Marc Parry's piece in the Chronicle about universities outsourcing online education to private companies is interesting throughout. The article raises the question of whether allowing corporations to provide online education might bring perverse incentives to the practice of educating students.
But the new breed of online collaboration can tread into delicate academic territory, blurring the lines between college and corporation. Derek C. Bok, a former president of Harvard University and author of a book on the commercialization of academe, questions companies' encroachment into teaching. He worries that bottom-line thinking will drive decisions about how colleges deliver courses. They might choose exam formats that are easier to grade, for example, to keep costs down.Parry explains how these kind of worries are largely speculative and hypothetical, since, at least currently, Embanet abstains from any academic control over the courses.
[...]Embanet says its college partners retain academic control. And despite Mr. Bok's worries, the practice of contracting out parts of online education seems likely to expand.
[...]Where some colleges see opportunity, Mr. Bok sees a "dangerous trend." Even though campus officials insist that they control hiring decisions, he doubts that a college would veto a company's recommendation in a situation in which students were waiting for a class, and time to find a teaching assistant was limited.
In fact, instructors mostly do come from "the Northeastern family," Mr. Moore says, meaning people familiar to the university because they are alumni or have taught the course before as lecturers. But on "one or two occasions," he says, the university has needed someone, "and Embanet has provided an instructor for us." In such a case, if Embanet recommends someone, Northeastern interviews that person and decides whether to make the hire, the dean says.I'm puzzled by these worries (like Mr. Bok's) of money-hungry corporate educators defiling the whole academic process because of the "bottom-line thinking" inherent in business. Why is there a presumption that the institutional structure of universities as they are now don't harbor similar perverse incentives or other unique problems? Even if the worries of further corporate, as opposed to professor control over curriculum are a legitimate concern (which, so far, they appear not to be), is it really true that the tenured professoriate care more for the education of students than the higher ups in a business model academic structure? Aren't there problems with the administrator-student relationship as it is now, too?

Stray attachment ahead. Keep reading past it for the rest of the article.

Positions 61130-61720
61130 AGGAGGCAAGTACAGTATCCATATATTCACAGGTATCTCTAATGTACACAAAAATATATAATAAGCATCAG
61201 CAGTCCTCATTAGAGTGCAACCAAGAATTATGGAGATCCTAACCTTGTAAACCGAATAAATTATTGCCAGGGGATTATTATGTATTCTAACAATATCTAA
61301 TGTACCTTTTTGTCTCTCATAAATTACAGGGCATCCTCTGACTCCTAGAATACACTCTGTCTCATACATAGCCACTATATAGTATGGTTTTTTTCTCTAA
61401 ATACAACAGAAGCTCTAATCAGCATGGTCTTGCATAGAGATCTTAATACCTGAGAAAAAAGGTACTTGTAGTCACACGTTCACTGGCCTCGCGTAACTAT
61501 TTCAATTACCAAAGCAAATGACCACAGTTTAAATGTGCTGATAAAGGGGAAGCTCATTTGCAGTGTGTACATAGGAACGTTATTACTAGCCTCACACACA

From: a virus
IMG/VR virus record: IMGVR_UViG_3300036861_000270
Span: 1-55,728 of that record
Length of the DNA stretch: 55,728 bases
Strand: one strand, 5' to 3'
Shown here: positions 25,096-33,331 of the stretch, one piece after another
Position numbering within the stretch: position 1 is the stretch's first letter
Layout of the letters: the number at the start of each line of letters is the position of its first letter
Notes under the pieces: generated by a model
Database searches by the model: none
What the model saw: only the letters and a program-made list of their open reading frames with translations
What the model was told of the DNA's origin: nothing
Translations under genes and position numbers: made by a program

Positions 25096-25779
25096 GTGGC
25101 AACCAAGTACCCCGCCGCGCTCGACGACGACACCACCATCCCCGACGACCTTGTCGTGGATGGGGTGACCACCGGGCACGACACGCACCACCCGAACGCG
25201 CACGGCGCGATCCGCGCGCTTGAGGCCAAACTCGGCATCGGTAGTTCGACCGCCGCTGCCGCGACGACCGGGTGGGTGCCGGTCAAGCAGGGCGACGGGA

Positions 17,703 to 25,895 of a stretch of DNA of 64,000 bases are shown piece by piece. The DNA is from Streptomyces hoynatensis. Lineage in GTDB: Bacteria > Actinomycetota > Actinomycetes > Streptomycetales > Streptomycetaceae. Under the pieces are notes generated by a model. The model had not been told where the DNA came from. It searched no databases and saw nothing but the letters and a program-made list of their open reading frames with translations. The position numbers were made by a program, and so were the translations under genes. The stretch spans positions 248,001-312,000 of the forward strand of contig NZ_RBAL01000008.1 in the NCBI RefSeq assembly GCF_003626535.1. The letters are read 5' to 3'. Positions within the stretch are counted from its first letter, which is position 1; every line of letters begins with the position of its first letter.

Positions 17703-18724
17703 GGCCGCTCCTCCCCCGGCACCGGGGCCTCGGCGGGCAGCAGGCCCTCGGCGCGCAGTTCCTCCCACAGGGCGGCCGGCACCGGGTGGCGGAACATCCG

Embanet's financial reach extends beyond teaching assistants. The company even pays Northeastern for the salaries of tenured professors who teach online courses. "Embanet reimburses us for both the cost of course design and faculty teaching," Mr. Moore says.
Harlan D. Platt, a finance professor who has been at Northeastern for 30 years, compares Embanet's role to the DVD service Netflix. "Embanet has nothing to do with the education I deliver—nothing to do with the education my facilitators deliver," he says. "It's me. I'm the studio. I'm the actor. I'm the director."
The truth is, the humans that make up the faculty at universities - profit and non-profit - operate under the same human conditions and motives as the humans at a company like Embanet. Sure, making money is one thing. But so is reputation. As soon as a company like Embanet garners a reputation for hiring corporate lap dogs who pass students easily in order to have happy customers, their business suffers. These are some more of the shockingly identical incentives that influence faculty and university administrators.
To be clear, initiatives like Embanet are new and there could turn out to be serious drawbacks with them. But the relevant (and obvious) question is whether the benefits outweigh the costs (I think so). Well, Parry had some info on that as well:
In a short period, Embanet is helping to transform Northeastern's business college. The online programs have grown to 1,000 students and could reach 1,700 next year, meaning more graduate enrollment online than all the college's traditional graduate courses combined. Despite Embanet's cut of the tuition, the programs returned more than $2-million to the university in the past year, Mr. Moore says. In other words, that's how much Northeastern took in after expenses were covered, cash the college is using to reinvest in faculty.Cost is perhaps the biggest problem with higher education today. And these types of innovations and business initiatives are helping. Why attempt to shut them out?